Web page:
Generationals, Southern Culture On The Skids, San Fermin, ASTR, Matthew E. White, Computer Magic, Diarrhea Planet, Reptar, All Them Witches, French Horn Rebellion, Donald Cumming (of The Virgins), Dumpstaphunk, Parlour Tricks, Hiss Golden Messenger, Heavenly Beat, Gap Dream, Rocco DeLuca, Lee Bains III & The Glory Fires, ISHI, Bombadil, Rose Quartz, Family and Friends, Capsula, Tall Tall Trees, Born Cages, Beach Day, Fat Tony, Horse Thief, Fly Golden Eagle, Mothxr, Young Buffalo, Jack + Eliza, SALES, Mainland, Christopher Paul Stelling, Clear Plastic Masks, Ryley Walker, Buxton, Fort Lean, Corners, PitchBlak Brass Band, Cobalt Cranes, Alanna Royale, Baby Bee, Lilly Hiatt, this mountain, Dreamers, Reputante, Caleb Caudle, Axxa/Abraxas, Suburban Living, Avers, Amythyst Kiah + Her Chest of Glass, Adia Victoria, Margo and the Pricetags, The Prettiots, Guthrie Brown & The Family Tree, ELEL, Grounders, BLKKATHY, Blank Range, White Violet, What Moon Things, Fire Mountain, Emilyn Brodsky, Needle Points, Lace Curtains, Music Band, Las Rosas, Semicircle, Ruby the RabbitFoot, Little Racer, Bedroom, Grand Vapids, Bond St. District, 100 Watt Horse, Cusses, Triathalon, Velvet Caravan, Damon & The Shitkickers, Penicillin Baby, Wet Socks, Crazy Bag Lady, Sunglow, Coeds, Wave Slaves, Beneath Trees, Paving Gravy, Nightingale News, Saint Corsair, A.M. Rodriguez, Boy Harsher, Blackrune, Black Water Choir, Heavy Boots
It’s rare for an electro-pop band to sound better live than they do on their recordings, but such was the case for French Horn Rebellion’s packed performance on Saturday night for the Wild Honey Pie’s CMJ showcase at Cameo Gallery. The night started out with an actual, smooth french horn solo from one half of the band’s founding duo, Robert Perlick-Molinari, and from there it picked up into an all-out dance party.
The french horn made several appearances throughout the night, which added an unexpected element when paired with keyboardist David Perlick-Molinari’s synthy beats. Early on in the show, the two leading brothers dueled over which was the “better” instrument—keyboard or the french horn—but by the end of the night, it was clear that both were inextricably essential for band’s sound.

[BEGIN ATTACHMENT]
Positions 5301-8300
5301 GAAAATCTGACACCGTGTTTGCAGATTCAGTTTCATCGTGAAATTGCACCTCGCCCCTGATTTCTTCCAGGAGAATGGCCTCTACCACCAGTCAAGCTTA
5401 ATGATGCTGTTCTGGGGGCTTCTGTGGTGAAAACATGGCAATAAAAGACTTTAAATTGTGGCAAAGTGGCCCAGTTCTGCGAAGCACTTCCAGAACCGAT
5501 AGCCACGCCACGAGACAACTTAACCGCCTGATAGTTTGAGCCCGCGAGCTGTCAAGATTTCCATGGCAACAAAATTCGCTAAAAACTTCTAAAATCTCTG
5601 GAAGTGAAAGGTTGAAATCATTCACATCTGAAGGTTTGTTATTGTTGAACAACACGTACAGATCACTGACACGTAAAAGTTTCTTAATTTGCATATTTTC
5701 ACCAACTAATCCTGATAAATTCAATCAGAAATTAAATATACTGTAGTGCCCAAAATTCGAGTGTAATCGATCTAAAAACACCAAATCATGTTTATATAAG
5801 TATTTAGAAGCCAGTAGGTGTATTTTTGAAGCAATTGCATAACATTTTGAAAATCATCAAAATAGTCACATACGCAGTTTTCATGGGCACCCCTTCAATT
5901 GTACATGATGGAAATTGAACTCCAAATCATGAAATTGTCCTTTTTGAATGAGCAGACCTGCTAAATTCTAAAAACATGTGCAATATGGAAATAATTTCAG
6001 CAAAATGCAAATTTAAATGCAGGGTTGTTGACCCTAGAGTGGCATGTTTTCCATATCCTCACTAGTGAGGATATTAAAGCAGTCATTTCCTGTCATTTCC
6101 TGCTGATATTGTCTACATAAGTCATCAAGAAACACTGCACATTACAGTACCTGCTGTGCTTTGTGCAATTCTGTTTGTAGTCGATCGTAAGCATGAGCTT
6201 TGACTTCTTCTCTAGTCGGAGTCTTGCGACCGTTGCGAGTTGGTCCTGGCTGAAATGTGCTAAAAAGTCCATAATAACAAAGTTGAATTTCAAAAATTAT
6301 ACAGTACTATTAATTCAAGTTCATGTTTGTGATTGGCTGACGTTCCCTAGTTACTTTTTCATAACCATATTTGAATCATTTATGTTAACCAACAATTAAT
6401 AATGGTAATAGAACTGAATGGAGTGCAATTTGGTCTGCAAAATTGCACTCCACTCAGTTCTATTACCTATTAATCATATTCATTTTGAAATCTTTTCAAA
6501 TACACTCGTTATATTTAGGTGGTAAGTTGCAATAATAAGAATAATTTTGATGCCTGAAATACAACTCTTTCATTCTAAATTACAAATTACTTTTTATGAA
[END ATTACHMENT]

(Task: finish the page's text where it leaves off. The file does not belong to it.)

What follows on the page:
Joining the Rebellion on stage was the exuberant Ellie Liu, who sang lead on the spunky “Girls” and spiked some energy into the show with every swing of her bubble gum pink ponytail. The band also welcomed NYC pop duo Ghost Beach to the stage to perform their recent collaboration, “Caaalifornia,” a super sunny and funky number, as well as Brooklyn duo Savoir Adore for an ’80s-tinged rendition of their single, “Dreamers.” The guests made for a wholly dynamic set and were undoubtedly a highlight of the show.
Another high point of the performance was the band’s cover of The Human League’s 1981 hit “Don’t You Want Me,” which got the entire crowd singing along. And for the set closer, Ghost Beach and Savoir Adore reappeared to help on a lyrically stripped-down but raucous version of the hit “Love is Dangerous” in which the only line sung was, of course, “love is dangerous.” Everyone was invited to belt the words out in unison and the crowd happily complied, wrapping up the show on a high note.